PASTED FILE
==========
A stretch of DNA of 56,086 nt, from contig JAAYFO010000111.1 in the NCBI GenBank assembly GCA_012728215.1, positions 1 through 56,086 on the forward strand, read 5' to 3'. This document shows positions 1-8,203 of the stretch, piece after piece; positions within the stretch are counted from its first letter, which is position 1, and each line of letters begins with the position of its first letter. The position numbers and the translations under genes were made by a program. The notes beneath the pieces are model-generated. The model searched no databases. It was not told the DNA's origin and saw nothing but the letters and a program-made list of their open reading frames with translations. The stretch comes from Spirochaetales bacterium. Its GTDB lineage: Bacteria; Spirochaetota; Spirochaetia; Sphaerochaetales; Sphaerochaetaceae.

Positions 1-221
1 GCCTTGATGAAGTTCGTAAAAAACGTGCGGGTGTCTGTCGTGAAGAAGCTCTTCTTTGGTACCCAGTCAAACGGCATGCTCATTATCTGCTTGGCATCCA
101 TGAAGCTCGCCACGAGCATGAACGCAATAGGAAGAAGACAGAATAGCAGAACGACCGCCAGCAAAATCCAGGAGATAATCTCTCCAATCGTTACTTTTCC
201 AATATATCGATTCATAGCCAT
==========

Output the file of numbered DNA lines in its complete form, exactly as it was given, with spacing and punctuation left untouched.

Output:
A stretch of DNA of 56,086 nt, from contig JAAYFO010000111.1 in the NCBI GenBank assembly GCA_012728215.1, positions 1 through 56,086 on the forward strand, read 5' to 3'. This document shows positions 1-8,203 of the stretch, piece after piece; positions within the stretch are counted from its first letter, which is position 1, and each line of letters begins with the position of its first letter. The position numbers and the translations under genes were made by a program. The notes beneath the pieces are model-generated. The model searched no databases. It was not told the DNA's origin and saw nothing but the letters and a program-made list of their open reading frames with translations. The stretch comes from Spirochaetales bacterium. Its GTDB lineage: Bacteria; Spirochaetota; Spirochaetia; Sphaerochaetales; Sphaerochaetaceae.

Positions 1-221
1 GCCTTGATGAAGTTCGTAAAAAACGTGCGGGTGTCTGTCGTGAAGAAGCTCTTCTTTGGTACCCAGTCAAACGGCATGCTCATTATCTGCTTGGCATCCA
101 TGAAGCTCGCCACGAGCATGAACGCAATAGGAAGAAGACAGAATAGCAGAACGACCGCCAGCAAAATCCAGGAGATAATCTCTCCAATCGTTACTTTTCC
201 AATATATCGATTCATAGCCAT